Thursday, November 15, 2007

Montreal Sailing's Veteran Dawgs Get Some Respect!

I'm following the present discussion about "Montreal top sailors" on your Blog with interest. I was thinking about another good topic that could be discussed; racing stalwarts in Yacht Clubs. Veterans who don't get much recognition outside of their Club but who are there year after year, not always at the top of the fleet, and who bring good humour and sportsmanship to the racing, and after racing.

When you talk about the "Racing Tradition" of a Club, it is largely due to people like them. People who were there in the past and carried on into the present. They were, and still are great example for juniors, beginners or accomplished racers alike.

I know there are a thousand stories to be told about these "old salts" (altough some of them are not to be told...). At CVL, we are happy to have such a character and he just happens to be my father!! Now well into his 70's Roland is still an integral part of the "Coquine" crew. He has been sailing most of his life, racing at CORK Offshore many times, cruising the St-Lawrence gulf and the East coast down to the Bahamas. During the summer season, you can find him on the water at least 4 days a week! He's a past Commodore at CVL and he is still very much involved in the running of the Club.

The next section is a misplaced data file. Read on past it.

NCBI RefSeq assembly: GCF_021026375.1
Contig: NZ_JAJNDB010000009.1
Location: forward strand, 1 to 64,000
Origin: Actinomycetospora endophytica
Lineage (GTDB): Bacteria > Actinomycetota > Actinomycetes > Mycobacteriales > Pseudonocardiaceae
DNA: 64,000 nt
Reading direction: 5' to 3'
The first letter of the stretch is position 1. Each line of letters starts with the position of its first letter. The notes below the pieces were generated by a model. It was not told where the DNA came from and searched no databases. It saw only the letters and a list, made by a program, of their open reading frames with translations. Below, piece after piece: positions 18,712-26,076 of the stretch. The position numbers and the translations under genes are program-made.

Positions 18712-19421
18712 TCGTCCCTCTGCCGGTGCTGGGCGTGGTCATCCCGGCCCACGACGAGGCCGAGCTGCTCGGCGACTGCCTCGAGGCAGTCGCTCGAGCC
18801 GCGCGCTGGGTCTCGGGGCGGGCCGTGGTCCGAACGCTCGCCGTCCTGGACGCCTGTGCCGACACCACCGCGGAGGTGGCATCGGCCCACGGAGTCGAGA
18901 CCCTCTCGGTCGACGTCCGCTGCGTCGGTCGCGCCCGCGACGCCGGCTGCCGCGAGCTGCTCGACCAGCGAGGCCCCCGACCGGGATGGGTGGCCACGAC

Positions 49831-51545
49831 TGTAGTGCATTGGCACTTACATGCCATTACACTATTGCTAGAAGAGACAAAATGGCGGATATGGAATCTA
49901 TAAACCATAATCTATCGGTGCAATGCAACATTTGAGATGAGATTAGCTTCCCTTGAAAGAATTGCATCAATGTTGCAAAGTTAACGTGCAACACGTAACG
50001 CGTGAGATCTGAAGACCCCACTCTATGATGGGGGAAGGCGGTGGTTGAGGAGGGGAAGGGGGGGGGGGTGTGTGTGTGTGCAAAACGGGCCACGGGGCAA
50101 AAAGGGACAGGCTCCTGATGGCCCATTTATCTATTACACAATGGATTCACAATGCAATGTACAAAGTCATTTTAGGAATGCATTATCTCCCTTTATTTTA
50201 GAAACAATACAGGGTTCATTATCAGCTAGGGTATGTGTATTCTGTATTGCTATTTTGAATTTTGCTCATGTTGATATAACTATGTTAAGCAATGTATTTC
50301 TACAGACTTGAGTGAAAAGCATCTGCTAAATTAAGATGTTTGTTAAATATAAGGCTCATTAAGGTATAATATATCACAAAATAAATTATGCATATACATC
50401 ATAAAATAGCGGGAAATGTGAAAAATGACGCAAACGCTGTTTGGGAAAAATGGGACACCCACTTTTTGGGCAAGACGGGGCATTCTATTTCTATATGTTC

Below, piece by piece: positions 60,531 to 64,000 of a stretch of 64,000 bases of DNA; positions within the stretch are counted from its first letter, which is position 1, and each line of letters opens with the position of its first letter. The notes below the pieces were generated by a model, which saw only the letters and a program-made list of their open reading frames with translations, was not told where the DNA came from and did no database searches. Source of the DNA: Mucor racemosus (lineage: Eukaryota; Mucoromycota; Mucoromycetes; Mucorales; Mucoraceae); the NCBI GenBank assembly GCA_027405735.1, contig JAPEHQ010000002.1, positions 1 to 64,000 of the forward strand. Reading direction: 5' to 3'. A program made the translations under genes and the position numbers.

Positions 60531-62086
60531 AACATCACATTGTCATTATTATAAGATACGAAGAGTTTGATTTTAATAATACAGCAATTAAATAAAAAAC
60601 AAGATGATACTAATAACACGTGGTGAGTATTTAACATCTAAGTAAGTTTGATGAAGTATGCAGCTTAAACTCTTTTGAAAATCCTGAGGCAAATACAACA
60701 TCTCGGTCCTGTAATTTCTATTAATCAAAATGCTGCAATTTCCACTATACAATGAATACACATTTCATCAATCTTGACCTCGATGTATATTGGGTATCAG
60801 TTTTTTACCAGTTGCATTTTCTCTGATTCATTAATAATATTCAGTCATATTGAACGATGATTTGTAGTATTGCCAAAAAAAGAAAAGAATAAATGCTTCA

I'm certain there are other good examples in other Clubs; Bud Cluett and the late Jack Howlett from HYC surely fit the definition. I'm sure some of the "Hot Tub" or "Satin Doll" crew have good stories to tell about these great sailors. For myself, I still remember the "submarine limbo session" I had underneath the traveler beam of Bud's J29 "Hot Tub" at CORK (when the cockpit was filled with water) or the "free leg shaving" offered by "Satin Doll" crew to female participants!

The photo above is my father with my son sailing his T26 in the Tadoussac waters a few years ago. Don't be fooled by the winter clothing, this photo was taken in early August (the very cold water makes the north side of the St-Lawrence gulf is a cold and humid place even in mid-summer!)

Pierre Marois